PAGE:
John Bel Edwards on Crime
Louisiana has the highest incarceration rate in the country, and we lock people up at a rate of nearly twice the national average. But our crime rates are comparable to other southern states. As elected officials, we have an obligation to acknowledge when an aspect of our government is broken and we must work together to find a solution.
In 2015, we made a commitment to re- If adopted into law, this package will safely reduce our prison population by 13%, and it will save taxpayers over $300 million over the next decade.
[Two Louisiana shootings were captured on video, on which] "police killed a black man who was minding his own business," says the director of ACLU-LA. But it was the civil rights of police officers that Edwards was concerned about in May, as if theirs were being routinely violated.
The new law places police officers, firefighters, and EMTs under protection from hate crimes: A defendant convicted of a felony could get an extra five years in prison with hard labor and a $5,000 fine.
Edwards said he's not against more flexibility in the budgeting process, but that "more flexibility alone won't fix the structural problems in our budget that have led to the sweeping of these dedicated funds by Bobby Jindal, and the drastic cuts he has made to higher education and healthcare."
As to solutions to the current budget conundrum, Edwards pointed to a recent study that examined the question of whether all of the current $7 billion in annual tax giveaways are productive for the state's economy. "It is time to invest in our people. We can start by reducing or eliminating the parts of tax giveaways that just aren't producing what they promised," said Edwards.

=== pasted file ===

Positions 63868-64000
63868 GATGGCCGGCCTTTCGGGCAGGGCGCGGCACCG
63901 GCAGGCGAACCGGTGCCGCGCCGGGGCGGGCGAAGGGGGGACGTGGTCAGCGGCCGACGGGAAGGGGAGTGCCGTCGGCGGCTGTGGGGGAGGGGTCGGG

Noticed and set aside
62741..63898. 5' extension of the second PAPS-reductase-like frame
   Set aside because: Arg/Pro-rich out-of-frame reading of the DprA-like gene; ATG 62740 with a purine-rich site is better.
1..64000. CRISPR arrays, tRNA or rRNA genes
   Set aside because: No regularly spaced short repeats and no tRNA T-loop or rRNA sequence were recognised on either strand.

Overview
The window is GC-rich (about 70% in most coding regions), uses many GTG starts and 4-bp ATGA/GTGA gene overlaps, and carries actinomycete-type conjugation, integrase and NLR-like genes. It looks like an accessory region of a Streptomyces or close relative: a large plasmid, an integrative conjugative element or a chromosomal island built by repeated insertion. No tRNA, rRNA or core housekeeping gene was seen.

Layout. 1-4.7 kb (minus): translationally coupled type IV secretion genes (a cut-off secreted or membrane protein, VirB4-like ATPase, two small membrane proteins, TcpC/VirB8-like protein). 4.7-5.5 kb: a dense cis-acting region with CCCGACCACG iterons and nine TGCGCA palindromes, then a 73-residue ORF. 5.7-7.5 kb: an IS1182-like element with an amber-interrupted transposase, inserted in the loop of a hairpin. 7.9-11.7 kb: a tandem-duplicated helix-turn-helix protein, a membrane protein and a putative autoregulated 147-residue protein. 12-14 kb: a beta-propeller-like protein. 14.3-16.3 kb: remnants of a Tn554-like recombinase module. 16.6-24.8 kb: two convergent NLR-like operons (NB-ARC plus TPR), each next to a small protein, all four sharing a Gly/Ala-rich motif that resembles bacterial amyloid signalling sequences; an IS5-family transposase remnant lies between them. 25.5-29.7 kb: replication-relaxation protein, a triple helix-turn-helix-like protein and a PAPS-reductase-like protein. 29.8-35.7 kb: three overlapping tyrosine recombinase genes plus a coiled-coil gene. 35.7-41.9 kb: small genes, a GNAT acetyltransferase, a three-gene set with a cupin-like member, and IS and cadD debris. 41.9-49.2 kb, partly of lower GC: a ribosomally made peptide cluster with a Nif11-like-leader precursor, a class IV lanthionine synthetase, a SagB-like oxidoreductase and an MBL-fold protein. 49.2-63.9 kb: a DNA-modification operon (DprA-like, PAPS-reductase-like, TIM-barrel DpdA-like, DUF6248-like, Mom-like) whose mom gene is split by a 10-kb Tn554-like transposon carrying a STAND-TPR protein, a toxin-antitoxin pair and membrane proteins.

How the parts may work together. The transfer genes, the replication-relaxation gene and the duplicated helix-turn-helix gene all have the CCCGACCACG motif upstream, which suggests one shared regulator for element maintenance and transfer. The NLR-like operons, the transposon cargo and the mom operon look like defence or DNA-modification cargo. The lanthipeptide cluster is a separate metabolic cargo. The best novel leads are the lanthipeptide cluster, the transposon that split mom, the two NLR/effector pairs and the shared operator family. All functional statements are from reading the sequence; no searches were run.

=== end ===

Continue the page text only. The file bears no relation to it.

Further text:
"No great city is going to be great for long if it doesn't have the adequate ability to police itself," said state Rep. John Bel Edwards, the only Democratic candidate running for governor.
Edwards, Public Service Commissioner Scott Angelle and Lt. Gov. Jay Dardenne agreed the extra state troopers in the French Quarter are needed now. But New Orleans should probably provide the additional law enforcement itself eventually. Edwards was the most emphatic about establishing a timeline for state police withdrawal. Dardenne and Angelle were a bit more speculative about when the troopers should be pulled out of New Orleans.